Polish President Andrzej Duda chose to pay a surprise visit to his Ukrainian counterpart Volodymyr Zelensky on Sunday, May 22nd.
Duda met personally with Zelensky and then gave a speech to the Ukrainian Parliament. It was the first time since the start of the Russian invasion on February 24th that a foreign leader had personally addressed the deputies in Kyiv.
The Polish president praised Ukraine’s exceptional resistance to the Russian army, which is considered to be much more powerful. He was very critical of those who would like to push Ukraine to accept concessions to Russia in order to hasten the end of the conflict. On several occasions, Duda insisted that there was no going back: “After Bucha, Borodyanka, Mariupol, there cannot be business as usual with Russia,” he told the deputies. “An honest world cannot return to business as usual while forgetting the crimes, the aggression, the fundamental rights that have been trampled on,” he added.
Since the beginning of the conflict, Poland has been the main supporter of Ukraine, especially in terms of the massive reception of refugees—Poland has already received more than two million. Zelensky in return promised reciprocal rights for all Poles living in Ukraine. He would even consider giving Polish citizens a specific legal status.
Today, the Polish government is the most ardent supporter of Ukraine’s entry into the European Union. Duda reaffirmed the priority of this goal in his speech in Kyiv: “Today, Ukraine needs our signal that the door to Europe is open. The decision to give Ukraine EU candidate status as early as the Council meeting on the 23rd and 24th of June has a very important psychological and political significance,” he said. Yet, some other countries are reluctant, like Macron’s France, which recommends the creation of a kind of “European political community” prior to membership.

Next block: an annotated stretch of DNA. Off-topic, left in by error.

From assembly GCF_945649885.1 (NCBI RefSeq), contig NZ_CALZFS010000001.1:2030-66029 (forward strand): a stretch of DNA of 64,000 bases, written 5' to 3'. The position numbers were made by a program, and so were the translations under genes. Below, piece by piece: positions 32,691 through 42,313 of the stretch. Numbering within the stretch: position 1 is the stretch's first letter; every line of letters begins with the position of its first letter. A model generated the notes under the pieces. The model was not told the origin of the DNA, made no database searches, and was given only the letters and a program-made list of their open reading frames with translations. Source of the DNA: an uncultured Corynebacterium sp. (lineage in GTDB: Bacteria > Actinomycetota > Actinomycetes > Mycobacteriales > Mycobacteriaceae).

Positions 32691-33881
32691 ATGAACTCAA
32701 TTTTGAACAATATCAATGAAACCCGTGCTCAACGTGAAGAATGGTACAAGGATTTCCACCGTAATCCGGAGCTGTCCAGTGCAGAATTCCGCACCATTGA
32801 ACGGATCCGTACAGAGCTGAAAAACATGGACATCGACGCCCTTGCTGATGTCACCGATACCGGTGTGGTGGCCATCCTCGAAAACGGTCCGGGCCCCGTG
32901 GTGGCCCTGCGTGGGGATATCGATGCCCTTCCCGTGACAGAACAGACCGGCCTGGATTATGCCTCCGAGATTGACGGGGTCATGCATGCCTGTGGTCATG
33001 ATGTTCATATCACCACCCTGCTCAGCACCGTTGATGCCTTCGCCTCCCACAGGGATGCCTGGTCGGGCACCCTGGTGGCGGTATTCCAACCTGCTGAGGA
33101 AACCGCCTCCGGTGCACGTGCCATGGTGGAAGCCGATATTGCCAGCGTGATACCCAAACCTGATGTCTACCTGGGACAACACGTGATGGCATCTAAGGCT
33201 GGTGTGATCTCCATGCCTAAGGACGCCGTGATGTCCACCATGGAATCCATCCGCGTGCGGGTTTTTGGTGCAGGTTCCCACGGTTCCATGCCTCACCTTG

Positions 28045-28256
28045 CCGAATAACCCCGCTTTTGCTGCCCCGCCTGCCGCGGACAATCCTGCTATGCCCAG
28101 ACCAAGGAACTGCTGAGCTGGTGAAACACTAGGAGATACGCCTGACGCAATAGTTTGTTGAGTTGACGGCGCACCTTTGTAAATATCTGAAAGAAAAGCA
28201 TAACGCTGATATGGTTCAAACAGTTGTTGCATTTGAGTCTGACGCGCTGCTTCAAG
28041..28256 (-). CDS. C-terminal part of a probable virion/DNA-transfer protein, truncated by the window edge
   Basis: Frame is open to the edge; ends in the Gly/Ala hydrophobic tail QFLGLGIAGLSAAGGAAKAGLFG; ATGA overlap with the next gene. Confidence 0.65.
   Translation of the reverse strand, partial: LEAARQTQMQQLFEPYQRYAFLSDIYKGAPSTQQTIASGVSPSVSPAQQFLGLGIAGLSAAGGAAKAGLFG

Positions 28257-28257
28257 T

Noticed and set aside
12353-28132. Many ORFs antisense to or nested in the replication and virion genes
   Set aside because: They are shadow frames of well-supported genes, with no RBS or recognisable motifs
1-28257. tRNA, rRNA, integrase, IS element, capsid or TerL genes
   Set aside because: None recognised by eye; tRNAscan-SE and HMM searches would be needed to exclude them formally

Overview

This is the third time since the beginning of 2022 that President Duda has visited Ukraine. The first visit took place on February 23rd, the day before the conflict broke out.
Relations between Poland and Ukraine have been tense since 1945, due to multiple border disputes. At the end of the Second World War, Ukraine, then a republic of the Soviet Union, had seen its territory considerably increased thanks to the transfer of more than 125,000 square kilometres of former Polish territory, at Stalin’s initiative and without consulting the populations concerned. The Lviv region was one of these territories. However, the conflict with Russia brought the two Slavic republics closer together and has enabled them to support each other against their common Russian enemy.